The two variations--cheddar cheese and Irish Cream with chocolate-chip--breadsong baked looked scrumptious, but I decided to change them up a bit.  I made a small batch using her cheddar cheese scone formula, but added crispy bacon chopped into bits. 


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And for the sweet scone, I used her second formula as the starting point, but instead of Irish Cream and chocolate, I mixed in dried pineapple soaked for three days in dark rum and Grand Marnier, and I added small quantities of rum, Grand Marnier and orange extract to the dough.  This was an attempt at a “mai-tai scone” but didn’t really taste like a mai-tai so much as a rum punch.


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Breadsong’s formula and technique produce scones that are flaky, light and tender, crispy on the outside and moist on the inside.  Both varieties came out wonderfully, but the rum-pineapple version is especially good.  I had intended to ice them with a rum-lime icing, but my Number One Taster said they didn’t need anything on top.   


Here’s the ingredients list for my adaptation of the sweet scone formula (for 18 small scones).


1 cups (5 ounces) unbleached all-purpose flour


½ Tbsp baking powder 


1/4 tsp kosher salt


scant 1/4 cup golden brown sugar


2 ½ Tbsp cold unsalted butter, cut into 1/2-inch cubes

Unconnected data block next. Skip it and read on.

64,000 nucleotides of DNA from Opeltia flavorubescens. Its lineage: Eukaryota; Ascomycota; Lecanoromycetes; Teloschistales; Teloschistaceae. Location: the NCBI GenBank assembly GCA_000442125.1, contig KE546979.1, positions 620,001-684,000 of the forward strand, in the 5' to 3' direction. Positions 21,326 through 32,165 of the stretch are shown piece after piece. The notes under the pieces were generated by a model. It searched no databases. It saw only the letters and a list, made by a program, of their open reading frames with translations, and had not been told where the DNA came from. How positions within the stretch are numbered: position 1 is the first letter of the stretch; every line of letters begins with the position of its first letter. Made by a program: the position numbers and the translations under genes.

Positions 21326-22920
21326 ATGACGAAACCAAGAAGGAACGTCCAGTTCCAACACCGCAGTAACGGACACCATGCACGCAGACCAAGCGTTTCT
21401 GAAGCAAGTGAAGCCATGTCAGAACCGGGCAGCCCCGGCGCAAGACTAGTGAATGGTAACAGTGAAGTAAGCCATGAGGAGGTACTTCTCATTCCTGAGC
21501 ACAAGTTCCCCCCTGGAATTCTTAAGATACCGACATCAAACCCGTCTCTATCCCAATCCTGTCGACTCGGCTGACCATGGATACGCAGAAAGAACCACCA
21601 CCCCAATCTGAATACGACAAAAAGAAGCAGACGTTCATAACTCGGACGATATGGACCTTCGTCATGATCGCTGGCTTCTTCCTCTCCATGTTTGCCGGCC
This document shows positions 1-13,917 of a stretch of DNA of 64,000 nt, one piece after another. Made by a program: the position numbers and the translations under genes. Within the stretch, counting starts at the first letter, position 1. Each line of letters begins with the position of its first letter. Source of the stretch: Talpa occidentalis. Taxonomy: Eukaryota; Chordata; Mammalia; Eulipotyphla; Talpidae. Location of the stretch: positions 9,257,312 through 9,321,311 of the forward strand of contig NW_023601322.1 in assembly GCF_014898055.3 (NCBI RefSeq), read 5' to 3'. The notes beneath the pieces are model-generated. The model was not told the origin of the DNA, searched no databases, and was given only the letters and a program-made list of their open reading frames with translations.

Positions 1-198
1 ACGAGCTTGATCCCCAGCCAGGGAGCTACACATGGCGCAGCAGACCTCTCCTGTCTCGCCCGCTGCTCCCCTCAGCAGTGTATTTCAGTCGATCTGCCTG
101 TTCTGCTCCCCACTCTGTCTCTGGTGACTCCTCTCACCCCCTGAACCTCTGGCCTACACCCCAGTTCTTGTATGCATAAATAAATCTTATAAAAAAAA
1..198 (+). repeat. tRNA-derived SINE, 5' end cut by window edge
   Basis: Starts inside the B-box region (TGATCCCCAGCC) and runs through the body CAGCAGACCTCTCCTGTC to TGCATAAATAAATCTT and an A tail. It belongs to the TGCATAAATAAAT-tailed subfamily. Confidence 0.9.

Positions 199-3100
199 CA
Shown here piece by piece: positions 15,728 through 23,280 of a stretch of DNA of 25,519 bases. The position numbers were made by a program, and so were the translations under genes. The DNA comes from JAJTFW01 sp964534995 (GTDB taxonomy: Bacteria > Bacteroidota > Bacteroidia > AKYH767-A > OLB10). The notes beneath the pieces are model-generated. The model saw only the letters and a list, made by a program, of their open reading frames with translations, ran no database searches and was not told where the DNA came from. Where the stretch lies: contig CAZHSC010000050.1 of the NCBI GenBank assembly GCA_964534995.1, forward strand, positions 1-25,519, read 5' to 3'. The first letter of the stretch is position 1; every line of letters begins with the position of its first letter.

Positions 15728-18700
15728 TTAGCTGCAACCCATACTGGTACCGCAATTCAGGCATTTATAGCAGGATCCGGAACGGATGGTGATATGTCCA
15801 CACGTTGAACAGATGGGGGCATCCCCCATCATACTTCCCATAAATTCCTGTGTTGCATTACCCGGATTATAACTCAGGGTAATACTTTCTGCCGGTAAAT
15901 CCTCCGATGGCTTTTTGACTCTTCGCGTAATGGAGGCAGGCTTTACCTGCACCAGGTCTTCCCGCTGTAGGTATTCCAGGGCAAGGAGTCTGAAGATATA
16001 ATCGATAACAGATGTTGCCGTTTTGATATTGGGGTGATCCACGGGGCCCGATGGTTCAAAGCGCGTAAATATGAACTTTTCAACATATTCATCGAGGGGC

1/2 cup chopped dried pineapple (soaked three days in dark rum and/or orange liqueur)


Just less than 1/2 cup heavy cream (100-105 grams)


½  Tbsp dark rum


1/4 Tbsp Grand Marnier or Curacao


1/4 teaspoon orange extract


Half-and-half (for brushing)


Having been warned about the importance of keeping the dough cold, and knowing my first try would not go fast enough, I took a couple precautions.  I dusted the silpat and dough lightly with flour before I rolled the dough out each time; I put the mixing bowl in the fridge for a while before using it to mix the dough; and—as breadsong recommended-- I did my best to keep my hot hands off the dough. 


It worked out well, and I will try some additional variations soon.  I think the bacon-cheddar scones would be even better with the addition of green onions. Or give it an Italian accent with pancetta and parmagiano.  And the rum-fruit scone could use any one of a number of kinds of liqueur and dried fruit.  Maybe use eggnog in place of the cream in a rum-raisin scone.